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As Russia Deploys Fearsome Chechen Muslim Forces, Ukraine Defender Unit Covers Bullets in Pig Fat

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Social media video from the controversial Azov Battalion of the Ukrainian National Guard shows members coating bullets in pig fat to deter Russian fighters who hail from the majority-Muslim region of Chechnya.

The video comes as Ramzan Kadyrov, a Chechen strongman loyal to Russian President Vladimir Putin, has bragged of his soldiers’ prowess and claimed that his soldiers could help take Ukraine’s major cities.

While it’s unclear where the video originated, it was published to the Ukrainian National Guard’s Twitter account in a Sunday posting, which was promptly slapped with a “hateful conduct” label by the social media giant.

“Azov fighters of the National Guard greased the bullets with lard against the Kadyrov orcs,” the English text in the tweet read.

The 35-second video showed what was purportedly an Azov Battalion soldier larding up bullets from a box and placing them in the magazine of his weapon.

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Lard is considered unclean according to Muslim religious law, which regards anything proceeding from the pig as unclean. Smearing bullets with lard, would be the ultimate insult against Muslim fighters.

(The idea that a Muslim who dies as a result of a wound inflicted by such bullet would be unable to enter paradise makes the rounds periodically, but is unfounded, a religious scholar told The Washington Post, in a 2013 report.)

Twitter let the tweet remain up even though it said it violated company’s “hateful conduct” rules, noting that “that it may be in the public’s interest for the Tweet to remain accessible.”

Both the deployment of Chechen soldiers by Russia and Ukraine’s use of the Azov Battalion have been matters of considerable controversy.

The Azov Battalion, as the Washington Examiner noted, is “linked to a neo-Nazi volunteer militia that became part of the Ukrainian National Guard in 2014 after Russia seized Crimea and moved into the Donbas region.”

“It was the Azov fighters Putin likely referred to when he said part of the ongoing mission is to ‘de-Nazify’ Ukraine.”

“In a fight between Kadyrov’s Islamist death squads and the Azov fighters, who raped and tortured ethnic Russians during the 2014 Russian invasion of the Donbas region, it may be difficult to find heroes. So reviled were the Azov fighters that until the current war, Facebook in 2019 banned any posts praising them, though it lifted the ban now that they are fighting to save their country.”

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Meanwhile, the soldiers deployed from Chechnya are hardly any better — and have been the subject of plenty of Russian propaganda, given that Moscow has twice fought long struggles against Chechen separatist groups. Reuters noted that after defeating the rebels, Russia “has since poured huge sums of money into the region to rebuild it and given Kadyrov a large measure of autonomy to run things.”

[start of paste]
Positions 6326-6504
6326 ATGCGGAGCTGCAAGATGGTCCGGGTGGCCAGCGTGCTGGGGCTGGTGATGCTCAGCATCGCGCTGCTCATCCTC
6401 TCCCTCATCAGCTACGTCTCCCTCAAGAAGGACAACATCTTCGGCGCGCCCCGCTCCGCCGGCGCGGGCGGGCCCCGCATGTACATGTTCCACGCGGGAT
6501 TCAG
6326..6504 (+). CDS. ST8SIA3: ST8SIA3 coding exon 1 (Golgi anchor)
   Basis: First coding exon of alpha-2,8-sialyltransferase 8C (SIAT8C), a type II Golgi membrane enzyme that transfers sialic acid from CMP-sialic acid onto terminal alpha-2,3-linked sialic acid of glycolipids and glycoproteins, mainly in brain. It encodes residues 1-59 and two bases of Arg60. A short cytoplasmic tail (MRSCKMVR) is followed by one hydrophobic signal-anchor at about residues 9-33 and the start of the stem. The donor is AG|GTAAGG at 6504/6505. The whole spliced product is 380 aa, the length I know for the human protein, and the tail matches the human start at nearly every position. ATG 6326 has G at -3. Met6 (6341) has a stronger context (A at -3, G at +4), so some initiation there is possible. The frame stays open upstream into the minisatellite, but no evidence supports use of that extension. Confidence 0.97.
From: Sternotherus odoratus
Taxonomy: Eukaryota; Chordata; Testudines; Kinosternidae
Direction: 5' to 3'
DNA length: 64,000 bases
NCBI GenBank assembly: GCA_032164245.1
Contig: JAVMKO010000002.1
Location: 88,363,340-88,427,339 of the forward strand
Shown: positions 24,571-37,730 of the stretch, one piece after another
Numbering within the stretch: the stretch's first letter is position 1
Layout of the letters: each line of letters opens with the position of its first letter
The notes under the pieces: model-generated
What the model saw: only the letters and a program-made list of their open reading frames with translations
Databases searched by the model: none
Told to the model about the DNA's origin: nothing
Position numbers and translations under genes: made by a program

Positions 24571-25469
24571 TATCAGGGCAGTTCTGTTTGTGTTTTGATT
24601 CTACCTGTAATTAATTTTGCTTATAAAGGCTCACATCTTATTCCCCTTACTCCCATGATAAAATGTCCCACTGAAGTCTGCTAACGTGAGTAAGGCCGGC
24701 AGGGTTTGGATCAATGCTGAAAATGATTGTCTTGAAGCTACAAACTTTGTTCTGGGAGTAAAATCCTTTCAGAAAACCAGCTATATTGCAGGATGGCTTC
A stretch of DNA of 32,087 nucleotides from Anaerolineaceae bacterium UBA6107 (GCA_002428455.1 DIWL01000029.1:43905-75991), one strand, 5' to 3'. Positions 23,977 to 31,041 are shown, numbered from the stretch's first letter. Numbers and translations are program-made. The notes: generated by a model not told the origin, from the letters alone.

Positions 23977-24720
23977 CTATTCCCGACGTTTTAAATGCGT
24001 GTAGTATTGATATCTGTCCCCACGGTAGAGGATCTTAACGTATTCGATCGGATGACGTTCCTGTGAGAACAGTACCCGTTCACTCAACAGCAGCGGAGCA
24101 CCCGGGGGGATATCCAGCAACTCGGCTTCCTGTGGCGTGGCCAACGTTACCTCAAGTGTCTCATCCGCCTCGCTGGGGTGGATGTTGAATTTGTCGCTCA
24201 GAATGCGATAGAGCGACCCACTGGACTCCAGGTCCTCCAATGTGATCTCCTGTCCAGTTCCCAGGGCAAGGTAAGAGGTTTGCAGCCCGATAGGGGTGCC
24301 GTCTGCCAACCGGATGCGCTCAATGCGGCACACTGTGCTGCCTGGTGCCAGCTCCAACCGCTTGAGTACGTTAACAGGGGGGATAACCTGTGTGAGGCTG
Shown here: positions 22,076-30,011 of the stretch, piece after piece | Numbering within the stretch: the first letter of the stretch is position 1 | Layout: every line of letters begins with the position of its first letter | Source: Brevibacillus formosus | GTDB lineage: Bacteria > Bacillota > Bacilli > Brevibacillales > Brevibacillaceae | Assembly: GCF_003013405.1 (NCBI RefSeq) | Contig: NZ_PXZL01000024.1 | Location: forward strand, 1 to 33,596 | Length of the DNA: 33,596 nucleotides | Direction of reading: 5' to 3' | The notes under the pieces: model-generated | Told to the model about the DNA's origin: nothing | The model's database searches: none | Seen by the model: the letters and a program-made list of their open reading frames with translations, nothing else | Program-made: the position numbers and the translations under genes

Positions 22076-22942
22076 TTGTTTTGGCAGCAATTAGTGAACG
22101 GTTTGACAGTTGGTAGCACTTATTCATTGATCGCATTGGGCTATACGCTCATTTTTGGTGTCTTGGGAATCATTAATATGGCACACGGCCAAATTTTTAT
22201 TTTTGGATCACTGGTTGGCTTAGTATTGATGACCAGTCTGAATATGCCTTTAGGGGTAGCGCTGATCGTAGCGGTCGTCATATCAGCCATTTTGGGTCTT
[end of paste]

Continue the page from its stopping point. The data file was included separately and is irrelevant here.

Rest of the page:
According to the U.K. Daily Mail, reports have stated Chechen “kill squads” have been given a list of Ukrainian officials to detain or murder.

On Friday, the Daily Mail reported that every soldier in the kill squads “was reportedly given a special ‘deck of cards’ with Ukrainian officials’ photos and descriptions on them, a Moscow Telegram channel with links to the security establishment reported.”

Not only that, but Kadyrov has been saber-rattling to move the conflict at a faster pace.

“The time has come to make a concrete decision and start a large-scale operation in all directions and territories of Ukraine,” Kadyrov wrote on his Telegram channel, according to the Examiner.

“I myself have repeatedly developed tactics and strategies against terrorists, participated in battles. In my understanding, the tactics chosen in Ukraine are too slow. It lasts a long time and, in my view, are not effective.”

On Sunday, Scott Stedman of Forensic News reported that Chechen soldiers were in satellite images reportedly captured of a Russian convoy close to the Ukrainian capital.

“The Maxar images of a 3+ mile-long Russian convoy 40 miles from Kyiv are extremely worrying. Coupled with reports on the ground that at least some of those in the convoy are the notoriously brutal Chechen fighters, this does not look good at all,” Stedman tweeted.

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All of which is to say that war isn’t just brutal and unromantic but also complicated. Putin’s almost-naked revanchism and the heroism of Ukrainian President Volodymyr Zelenskyy has made it easy to pick a side. Not that the Azov Battalion’s embrace by the Ukrainian National Guard changes any of that — or makes the Chechen forces look better by comparison — but nothing is as easy as a straightforward rooting interest.

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C. Douglas Golden is a writer who splits his time between the United States and Southeast Asia. Specializing in political commentary and world affairs, he's written for Conservative Tribune and The Western Journal since 2014.
C. Douglas Golden is a writer who splits his time between the United States and Southeast Asia. Specializing in political commentary and world affairs, he's written for Conservative Tribune and The Western Journal since 2014. Aside from politics, he enjoys spending time with his wife, literature (especially British comic novels and modern Japanese lit), indie rock, coffee, Formula One and football (of both American and world varieties).
Birthplace
Morristown, New Jersey
Education
Catholic University of America
Languages Spoken
English, Spanish
Topics of Expertise
American Politics, World Politics, Culture




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